Watershed Policy & Management
The Chesapeake Bay has one of the highest ratios of landmass to water volume of any estuary in the world, more than 64,000 square miles of land feed into the Bay and its tributaries. This includes six states - New York, Pennsylvania, Delaware, Maryland, Virginia, West Virginia - and the nation's capital, Washington, D.C. Activities throughout this entire watershed have a profound effect on water quality and the overall health of the Bay's ecosystem.
This became abundantly clear when early colonists felled forests for agriculture and sent tons of sediment downstream, filling harbors and changing the character of the estuary. Today, impacts continue as farming and, increasingly, construction lay bare the soil and reduce the watershed's capacity to hold and absorb runoff.
To help characterize the long–term threats facing the Bay's watershed, Maryland Sea Grant specialists aided in the production of an independent report by the Chesapeake Bay Program's Scientific and Technical Advisory Committee, entitled Chesapeake Futures: Choices for the 21st Century. This report spells out the consequences of continuing wasteful land practices and their effects on the estuary.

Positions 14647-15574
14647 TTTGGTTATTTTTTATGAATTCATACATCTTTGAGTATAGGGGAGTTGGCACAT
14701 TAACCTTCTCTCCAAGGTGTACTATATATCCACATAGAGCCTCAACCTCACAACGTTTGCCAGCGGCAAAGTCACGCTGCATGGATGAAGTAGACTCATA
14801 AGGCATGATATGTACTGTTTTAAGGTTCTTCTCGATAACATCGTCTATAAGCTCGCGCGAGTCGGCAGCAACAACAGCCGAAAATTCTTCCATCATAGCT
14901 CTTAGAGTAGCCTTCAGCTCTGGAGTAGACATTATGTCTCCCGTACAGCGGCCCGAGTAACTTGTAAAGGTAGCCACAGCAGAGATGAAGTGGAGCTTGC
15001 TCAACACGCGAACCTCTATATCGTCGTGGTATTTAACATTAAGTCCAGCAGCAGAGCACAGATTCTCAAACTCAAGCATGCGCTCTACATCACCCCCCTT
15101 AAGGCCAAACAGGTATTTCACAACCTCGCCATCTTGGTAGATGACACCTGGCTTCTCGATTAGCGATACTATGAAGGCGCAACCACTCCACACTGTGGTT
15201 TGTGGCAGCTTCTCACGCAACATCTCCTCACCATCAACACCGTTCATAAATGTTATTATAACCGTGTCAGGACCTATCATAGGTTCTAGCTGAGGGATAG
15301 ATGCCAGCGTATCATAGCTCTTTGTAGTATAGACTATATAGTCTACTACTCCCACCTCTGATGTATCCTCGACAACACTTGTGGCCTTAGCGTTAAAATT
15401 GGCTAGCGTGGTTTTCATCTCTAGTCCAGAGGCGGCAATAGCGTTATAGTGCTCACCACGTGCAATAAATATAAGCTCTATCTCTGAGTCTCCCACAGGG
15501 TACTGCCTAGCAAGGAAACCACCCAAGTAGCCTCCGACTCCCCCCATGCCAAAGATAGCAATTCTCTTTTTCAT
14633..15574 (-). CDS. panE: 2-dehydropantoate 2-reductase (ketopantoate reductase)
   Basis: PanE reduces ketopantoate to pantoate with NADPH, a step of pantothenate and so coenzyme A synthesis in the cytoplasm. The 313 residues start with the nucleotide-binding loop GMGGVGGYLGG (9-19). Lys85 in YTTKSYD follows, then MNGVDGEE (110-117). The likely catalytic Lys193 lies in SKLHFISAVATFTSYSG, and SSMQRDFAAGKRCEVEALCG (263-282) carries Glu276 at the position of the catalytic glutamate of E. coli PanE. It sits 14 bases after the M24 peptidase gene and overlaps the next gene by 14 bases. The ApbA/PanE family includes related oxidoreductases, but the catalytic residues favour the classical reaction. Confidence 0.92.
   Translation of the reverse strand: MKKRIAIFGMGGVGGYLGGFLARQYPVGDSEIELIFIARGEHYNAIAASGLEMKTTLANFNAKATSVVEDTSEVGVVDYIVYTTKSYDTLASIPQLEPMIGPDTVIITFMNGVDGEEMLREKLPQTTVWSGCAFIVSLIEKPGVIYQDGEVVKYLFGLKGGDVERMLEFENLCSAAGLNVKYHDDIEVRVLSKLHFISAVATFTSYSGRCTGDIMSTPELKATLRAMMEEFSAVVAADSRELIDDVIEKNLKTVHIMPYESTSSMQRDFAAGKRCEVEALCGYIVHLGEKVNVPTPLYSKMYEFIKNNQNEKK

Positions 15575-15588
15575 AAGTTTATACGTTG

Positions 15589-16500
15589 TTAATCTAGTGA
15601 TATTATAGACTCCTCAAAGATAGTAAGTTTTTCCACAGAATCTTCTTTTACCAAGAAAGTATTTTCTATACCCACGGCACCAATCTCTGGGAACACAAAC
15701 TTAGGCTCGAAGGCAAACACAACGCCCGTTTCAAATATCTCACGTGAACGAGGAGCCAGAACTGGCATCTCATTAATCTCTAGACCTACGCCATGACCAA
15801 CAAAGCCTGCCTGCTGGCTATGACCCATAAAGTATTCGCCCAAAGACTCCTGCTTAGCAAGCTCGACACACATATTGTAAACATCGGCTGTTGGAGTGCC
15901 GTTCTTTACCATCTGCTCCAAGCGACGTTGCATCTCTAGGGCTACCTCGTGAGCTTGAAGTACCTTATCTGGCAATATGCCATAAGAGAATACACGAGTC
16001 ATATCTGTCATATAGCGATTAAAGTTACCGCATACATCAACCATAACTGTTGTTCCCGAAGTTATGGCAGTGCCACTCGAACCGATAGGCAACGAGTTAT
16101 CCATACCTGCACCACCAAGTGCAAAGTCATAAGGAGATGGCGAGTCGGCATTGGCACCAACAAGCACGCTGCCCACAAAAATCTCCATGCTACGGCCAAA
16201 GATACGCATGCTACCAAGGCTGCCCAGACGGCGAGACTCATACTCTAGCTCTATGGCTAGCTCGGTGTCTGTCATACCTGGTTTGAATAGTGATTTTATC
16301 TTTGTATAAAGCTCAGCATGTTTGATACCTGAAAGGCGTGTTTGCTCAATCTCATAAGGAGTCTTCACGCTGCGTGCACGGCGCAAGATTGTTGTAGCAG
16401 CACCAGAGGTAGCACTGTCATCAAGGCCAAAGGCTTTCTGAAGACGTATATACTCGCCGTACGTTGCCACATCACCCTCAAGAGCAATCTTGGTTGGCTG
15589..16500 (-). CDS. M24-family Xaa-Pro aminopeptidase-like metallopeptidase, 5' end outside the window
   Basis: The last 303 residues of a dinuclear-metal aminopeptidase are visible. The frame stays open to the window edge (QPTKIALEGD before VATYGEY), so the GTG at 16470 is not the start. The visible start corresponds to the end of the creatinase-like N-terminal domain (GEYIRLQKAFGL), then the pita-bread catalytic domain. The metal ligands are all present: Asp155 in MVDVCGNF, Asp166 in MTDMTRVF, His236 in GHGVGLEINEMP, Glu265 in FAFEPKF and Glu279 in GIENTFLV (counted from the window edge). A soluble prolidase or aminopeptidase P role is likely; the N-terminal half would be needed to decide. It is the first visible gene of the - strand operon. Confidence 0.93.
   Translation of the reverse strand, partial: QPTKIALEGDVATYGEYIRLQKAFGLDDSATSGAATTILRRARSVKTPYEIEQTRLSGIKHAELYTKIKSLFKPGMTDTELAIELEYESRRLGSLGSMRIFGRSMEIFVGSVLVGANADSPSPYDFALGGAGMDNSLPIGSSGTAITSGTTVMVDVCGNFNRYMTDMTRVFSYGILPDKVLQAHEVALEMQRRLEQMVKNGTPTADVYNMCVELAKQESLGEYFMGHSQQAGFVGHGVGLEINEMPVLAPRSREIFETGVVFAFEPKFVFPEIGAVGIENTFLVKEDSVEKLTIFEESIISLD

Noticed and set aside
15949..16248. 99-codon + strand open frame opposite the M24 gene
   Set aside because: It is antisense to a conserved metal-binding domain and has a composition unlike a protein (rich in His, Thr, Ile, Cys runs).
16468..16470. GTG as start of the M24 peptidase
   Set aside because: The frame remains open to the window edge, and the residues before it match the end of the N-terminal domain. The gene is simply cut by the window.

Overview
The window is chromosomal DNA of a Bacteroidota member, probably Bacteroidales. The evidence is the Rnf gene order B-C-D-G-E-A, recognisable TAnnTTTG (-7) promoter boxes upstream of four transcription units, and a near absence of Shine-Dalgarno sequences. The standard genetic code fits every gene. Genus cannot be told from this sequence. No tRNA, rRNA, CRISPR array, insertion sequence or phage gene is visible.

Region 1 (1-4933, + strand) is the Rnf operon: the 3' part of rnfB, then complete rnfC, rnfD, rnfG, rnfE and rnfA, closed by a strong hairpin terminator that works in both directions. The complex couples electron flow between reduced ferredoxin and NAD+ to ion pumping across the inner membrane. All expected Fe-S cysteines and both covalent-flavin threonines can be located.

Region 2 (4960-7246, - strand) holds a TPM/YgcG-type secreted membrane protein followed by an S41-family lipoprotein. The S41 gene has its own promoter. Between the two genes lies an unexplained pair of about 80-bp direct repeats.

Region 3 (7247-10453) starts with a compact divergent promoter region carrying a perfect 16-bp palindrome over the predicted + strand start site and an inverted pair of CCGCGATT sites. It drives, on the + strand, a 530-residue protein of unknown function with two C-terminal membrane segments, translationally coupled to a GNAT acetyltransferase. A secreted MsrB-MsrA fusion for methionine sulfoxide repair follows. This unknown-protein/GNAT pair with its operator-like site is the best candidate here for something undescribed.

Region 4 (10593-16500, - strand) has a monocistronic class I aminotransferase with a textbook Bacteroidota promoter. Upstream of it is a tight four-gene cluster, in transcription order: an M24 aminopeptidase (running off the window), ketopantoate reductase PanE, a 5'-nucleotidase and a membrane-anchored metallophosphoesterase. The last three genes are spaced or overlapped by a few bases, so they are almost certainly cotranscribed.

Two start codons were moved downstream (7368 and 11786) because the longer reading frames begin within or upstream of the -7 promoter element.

Maryland Sea Grant also participates in a Collaborative for Land Use Education (CLUE) program that brings together University of Maryland experts from a range of disciplines to study and analyze land use in the Bay region. Additionally, Sea Grant sponsors workshops and programs that empower citizens to voice their visions and concerns about land use in their coastal communities. Maryland Sea Grant believes that with accurate information and careful consideration, growth and development can be managed in a way that sustains both the Bay's natural resources and the character of the Chesapeake and its watershed.